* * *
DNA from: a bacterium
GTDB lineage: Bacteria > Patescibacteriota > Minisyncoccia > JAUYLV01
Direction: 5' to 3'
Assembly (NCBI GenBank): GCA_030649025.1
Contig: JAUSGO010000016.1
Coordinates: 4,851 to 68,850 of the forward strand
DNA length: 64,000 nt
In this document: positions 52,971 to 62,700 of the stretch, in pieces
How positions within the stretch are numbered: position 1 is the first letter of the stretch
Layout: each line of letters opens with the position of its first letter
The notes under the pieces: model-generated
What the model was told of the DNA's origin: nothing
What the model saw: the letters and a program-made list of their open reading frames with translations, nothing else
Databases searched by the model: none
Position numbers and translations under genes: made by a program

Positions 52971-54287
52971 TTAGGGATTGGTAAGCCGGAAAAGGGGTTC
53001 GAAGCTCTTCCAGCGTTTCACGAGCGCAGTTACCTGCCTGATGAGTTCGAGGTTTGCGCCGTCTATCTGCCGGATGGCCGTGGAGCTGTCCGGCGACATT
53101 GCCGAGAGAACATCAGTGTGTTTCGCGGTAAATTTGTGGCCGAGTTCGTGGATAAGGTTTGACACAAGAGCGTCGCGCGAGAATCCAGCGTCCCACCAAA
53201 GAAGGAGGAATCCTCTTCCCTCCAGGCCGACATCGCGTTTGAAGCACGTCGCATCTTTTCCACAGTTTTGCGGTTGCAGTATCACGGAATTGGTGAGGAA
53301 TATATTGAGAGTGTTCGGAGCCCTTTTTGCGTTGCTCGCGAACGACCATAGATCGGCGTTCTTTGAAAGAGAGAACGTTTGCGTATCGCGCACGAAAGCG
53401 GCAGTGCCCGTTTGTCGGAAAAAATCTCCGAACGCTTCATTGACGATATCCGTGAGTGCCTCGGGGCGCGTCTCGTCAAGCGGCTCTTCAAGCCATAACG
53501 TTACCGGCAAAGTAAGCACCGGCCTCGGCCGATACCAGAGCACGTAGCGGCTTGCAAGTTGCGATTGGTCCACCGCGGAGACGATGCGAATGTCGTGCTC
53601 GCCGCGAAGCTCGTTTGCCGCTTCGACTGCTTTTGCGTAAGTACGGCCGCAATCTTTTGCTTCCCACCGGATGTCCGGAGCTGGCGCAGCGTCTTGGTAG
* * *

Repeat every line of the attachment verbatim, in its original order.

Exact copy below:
DNA from: a bacterium
GTDB lineage: Bacteria > Patescibacteriota > Minisyncoccia > JAUYLV01
Direction: 5' to 3'
Assembly (NCBI GenBank): GCA_030649025.1
Contig: JAUSGO010000016.1
Coordinates: 4,851 to 68,850 of the forward strand
DNA length: 64,000 nt
In this document: positions 52,971 to 62,700 of the stretch, in pieces
How positions within the stretch are numbered: position 1 is the first letter of the stretch
Layout: each line of letters opens with the position of its first letter
The notes under the pieces: model-generated
What the model was told of the DNA's origin: nothing
What the model saw: the letters and a program-made list of their open reading frames with translations, nothing else
Databases searched by the model: none
Position numbers and translations under genes: made by a program

Positions 52971-54287
52971 TTAGGGATTGGTAAGCCGGAAAAGGGGTTC
53001 GAAGCTCTTCCAGCGTTTCACGAGCGCAGTTACCTGCCTGATGAGTTCGAGGTTTGCGCCGTCTATCTGCCGGATGGCCGTGGAGCTGTCCGGCGACATT
53101 GCCGAGAGAACATCAGTGTGTTTCGCGGTAAATTTGTGGCCGAGTTCGTGGATAAGGTTTGACACAAGAGCGTCGCGCGAGAATCCAGCGTCCCACCAAA
53201 GAAGGAGGAATCCTCTTCCCTCCAGGCCGACATCGCGTTTGAAGCACGTCGCATCTTTTCCACAGTTTTGCGGTTGCAGTATCACGGAATTGGTGAGGAA
53301 TATATTGAGAGTGTTCGGAGCCCTTTTTGCGTTGCTCGCGAACGACCATAGATCGGCGTTCTTTGAAAGAGAGAACGTTTGCGTATCGCGCACGAAAGCG
53401 GCAGTGCCCGTTTGTCGGAAAAAATCTCCGAACGCTTCATTGACGATATCCGTGAGTGCCTCGGGGCGCGTCTCGTCAAGCGGCTCTTCAAGCCATAACG
53501 TTACCGGCAAAGTAAGCACCGGCCTCGGCCGATACCAGAGCACGTAGCGGCTTGCAAGTTGCGATTGGTCCACCGCGGAGACGATGCGAATGTCGTGCTC
53601 GCCGCGAAGCTCGTTTGCCGCTTCGACTGCTTTTGCGTAAGTACGGCCGCAATCTTTTGCTTCCCACCGGATGTCCGGAGCTGGCGCAGCGTCTTGGTAG